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Short Euro: Since late Jan, the record net short euro futures position was scaled back and as of last Tuesday was at its lowest level in about 20 weeks. This was partly a function of shorts being pared and partly longs being established. As a proxy for trend followers and momentum players, we suspect that market segment is now better balanced to allow for a new leg down.

We have been focusing on the flare up of tensions in Spain and Italy. This is not only the waning impact of the LTROs, but also not country-level developments. Spanish bonds have been under pressures since Rajoy's fiscal miscues and Italian bond yields have been rising since Monti touched the "third rail" of Italian politics by proposing modifications of the infamous Article 18 that ossified Italy's labor market around 40 years ago.

While the economic/policy backdrop appears to be deteriorating, we are just as concerned about politics. Here, the French elections are first. The latest polls show Hollande still beating Sarkozy in the crucial second round. The first round appears tighter. Sarkozy's first campaign was as the French version of Thatcher, but now he is running seemingly as the reincarnation of De Gaulle arguing for more protection for European businesses and tighter border controls. Hollande seems like an unreconstructed socialist, resisting any liberalization, advocating an unwind of the increase in the retirement age, higher tax on the wealthy, and a renegotiation of the newly signed fiscal compact.

As the market begins to focus on the French elections, the euro is likely to trade heavily and gradually absorb the bid that are protecting the lower end of the range in the $1.2970-$1.3000 area. We anticipate support to give way and for the euro to finish Q2 near $1.27.

Long Yen: The net short yen futures position is near the largest since the financial crisis first erupted in H2 07. The BOJ's anticipated expansion of its asset purchases program in the middle of February, coupled with the impact of the ECB's LTROs and stronger data from the US prompted the reversal of the speculative positions and encouraged Japanese investors to step up their purchases of foreign assets, while foreigners slowed their purchases of Japanese assets.

The renewed pressures in the euro zone, the narrowing of interest rate differentials, and the heavier tone to the Nikkei will likely see the trend higher. Japan also has its own political pressure mounting as Noda continues to insist on pressing for the retail sales tax hike. This is the "third rail" of Japanese politics and it could very well lead to his political demise. Noda would not be the first Japanese prime minister to be toppled over the retail sales tax.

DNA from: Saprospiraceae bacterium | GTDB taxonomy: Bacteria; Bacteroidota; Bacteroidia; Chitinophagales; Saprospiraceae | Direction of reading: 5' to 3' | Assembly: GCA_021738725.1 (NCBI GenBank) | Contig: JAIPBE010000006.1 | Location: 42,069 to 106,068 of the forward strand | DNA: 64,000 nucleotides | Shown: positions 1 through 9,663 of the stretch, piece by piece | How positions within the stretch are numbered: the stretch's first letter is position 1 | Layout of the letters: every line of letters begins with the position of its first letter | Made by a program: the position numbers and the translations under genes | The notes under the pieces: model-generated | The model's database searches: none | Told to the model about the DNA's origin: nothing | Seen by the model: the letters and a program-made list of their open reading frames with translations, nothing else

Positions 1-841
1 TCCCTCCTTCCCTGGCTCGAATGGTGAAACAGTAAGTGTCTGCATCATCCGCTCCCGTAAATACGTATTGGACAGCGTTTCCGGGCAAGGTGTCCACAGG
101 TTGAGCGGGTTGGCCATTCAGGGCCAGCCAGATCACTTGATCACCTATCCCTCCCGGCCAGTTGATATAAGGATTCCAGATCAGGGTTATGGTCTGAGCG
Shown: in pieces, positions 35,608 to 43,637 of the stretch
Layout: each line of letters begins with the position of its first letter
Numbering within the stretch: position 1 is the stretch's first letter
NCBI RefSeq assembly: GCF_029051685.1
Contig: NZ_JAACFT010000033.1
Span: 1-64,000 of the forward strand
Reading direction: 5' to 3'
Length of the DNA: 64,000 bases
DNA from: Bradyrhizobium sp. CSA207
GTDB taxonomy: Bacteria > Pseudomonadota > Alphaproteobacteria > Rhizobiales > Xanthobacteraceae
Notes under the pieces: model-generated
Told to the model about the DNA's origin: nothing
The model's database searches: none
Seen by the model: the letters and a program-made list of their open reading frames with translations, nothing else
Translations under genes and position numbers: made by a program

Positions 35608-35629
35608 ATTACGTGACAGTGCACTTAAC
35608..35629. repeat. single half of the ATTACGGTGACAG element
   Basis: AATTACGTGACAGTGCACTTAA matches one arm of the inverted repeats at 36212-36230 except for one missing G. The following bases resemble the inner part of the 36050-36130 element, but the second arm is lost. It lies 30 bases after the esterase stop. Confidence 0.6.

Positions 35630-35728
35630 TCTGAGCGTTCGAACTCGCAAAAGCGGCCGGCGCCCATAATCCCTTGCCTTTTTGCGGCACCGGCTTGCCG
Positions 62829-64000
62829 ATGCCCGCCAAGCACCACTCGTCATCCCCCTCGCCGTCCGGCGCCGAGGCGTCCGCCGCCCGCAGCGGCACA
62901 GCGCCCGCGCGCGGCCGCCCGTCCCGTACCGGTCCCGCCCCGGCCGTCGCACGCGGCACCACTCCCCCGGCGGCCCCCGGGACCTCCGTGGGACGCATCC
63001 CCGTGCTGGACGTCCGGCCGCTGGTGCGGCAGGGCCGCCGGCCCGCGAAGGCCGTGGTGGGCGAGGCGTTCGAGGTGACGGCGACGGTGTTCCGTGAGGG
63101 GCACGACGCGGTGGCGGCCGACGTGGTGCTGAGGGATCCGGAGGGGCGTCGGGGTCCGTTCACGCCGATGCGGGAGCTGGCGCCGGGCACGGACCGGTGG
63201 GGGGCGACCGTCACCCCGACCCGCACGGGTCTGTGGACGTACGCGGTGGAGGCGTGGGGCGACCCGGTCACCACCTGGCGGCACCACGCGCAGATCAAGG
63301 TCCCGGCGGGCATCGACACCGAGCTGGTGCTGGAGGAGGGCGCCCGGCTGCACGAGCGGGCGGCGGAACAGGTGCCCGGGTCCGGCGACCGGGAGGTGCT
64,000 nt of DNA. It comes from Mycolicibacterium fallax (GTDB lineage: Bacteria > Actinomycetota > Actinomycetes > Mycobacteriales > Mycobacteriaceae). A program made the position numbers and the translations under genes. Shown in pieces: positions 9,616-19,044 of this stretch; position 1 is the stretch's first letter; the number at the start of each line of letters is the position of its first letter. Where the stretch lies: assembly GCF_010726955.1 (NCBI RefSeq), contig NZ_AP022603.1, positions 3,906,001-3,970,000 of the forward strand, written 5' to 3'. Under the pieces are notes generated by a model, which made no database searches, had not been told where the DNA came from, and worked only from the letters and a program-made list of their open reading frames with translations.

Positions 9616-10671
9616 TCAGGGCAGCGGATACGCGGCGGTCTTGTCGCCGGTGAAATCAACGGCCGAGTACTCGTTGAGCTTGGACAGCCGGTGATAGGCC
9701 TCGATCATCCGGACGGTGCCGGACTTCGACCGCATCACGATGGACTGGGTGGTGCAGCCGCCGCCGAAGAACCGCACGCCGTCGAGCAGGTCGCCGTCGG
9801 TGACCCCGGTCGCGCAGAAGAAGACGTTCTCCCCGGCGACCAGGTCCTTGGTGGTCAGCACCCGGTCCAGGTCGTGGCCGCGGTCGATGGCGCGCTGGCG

However, and herein lies the kernel of truth about Japan's so-called safe haven status. During global tensions, or particularly daunting domestic problems the yen strengthens as Japanese households are less willing to recycle the current account surplus.

In the coming weeks, the dollar can fall back to the JPY78-79 area. More broadly we look for the euro to fall toward JPY102-JPY103. The Australian dollar can fall toward JPY80.

Some participants are worried about the impact of new asset purchases, perhaps later this month, on this bullish yen call. We would point out that the BOJ has been engaged in QE for years and rarely has it coincided with a depreciation of the yen. We suspect the impact of the LTRO may have been a greater weight on the yen more recently than the mid-Feb QE extension.

Long Norway/Short Sweden: Following the more aggressive than expected easing by the Norges Bank, NOK fell almost 4% against SEK since March. That moves appears over and the fundamentals appear to be swinging back in Norway's favor. Earlier today, Sweden reported a horrific February industrial production data and this has on the margins increased the risk that the Riksbank eases next week (April 18). The consensus was for a 0.3% decline after the outsized 3.6% increase in January. Instead, Sweden reported a 5.2% contraction on the month and the Jan series was shaved to 3.3%.

Forward looking industrial orders fell 5.5% and is the seventh decline in 9 months. That said, on balance, we think the Riksbank will not cut rates until the economic picture is clearer In contrast, Norway reported higher than expected March CPI figures with the year-over-year underlying rate rising to 1.5% from 1.3%, which is the highest since last May. The risk is that Norway has to reverse the 75 bp in cuts delivered between late Q411 and end of Q1 12. We envision NOK recovering toward SEK1.190-SEK1.20.

Short Swiss Francs: The SNB has been secured the cap on the franc at little cost and even though the cost may be rising, we think it is too early to fight it. Investors should consider using the Swiss franc as a funding currency and/or the short leg of cross positions. Switzerland sold a 6-month bill today with a negative yield of 25 bp. Its 2-year yield is -3 bp.

While some central banks may be tempted to lay a trap by allowing the currency to do beyond the cap and then snap it back, with the goal of burning the speculators fingers (or more) for daring to challenge officials. However, the SNB's statement today indicates that that is not it's modus operandi.

Four Trade Ideas Four Trade Ideas Reviewed by Marc Chandler on April 10, 2012 Rating: 5
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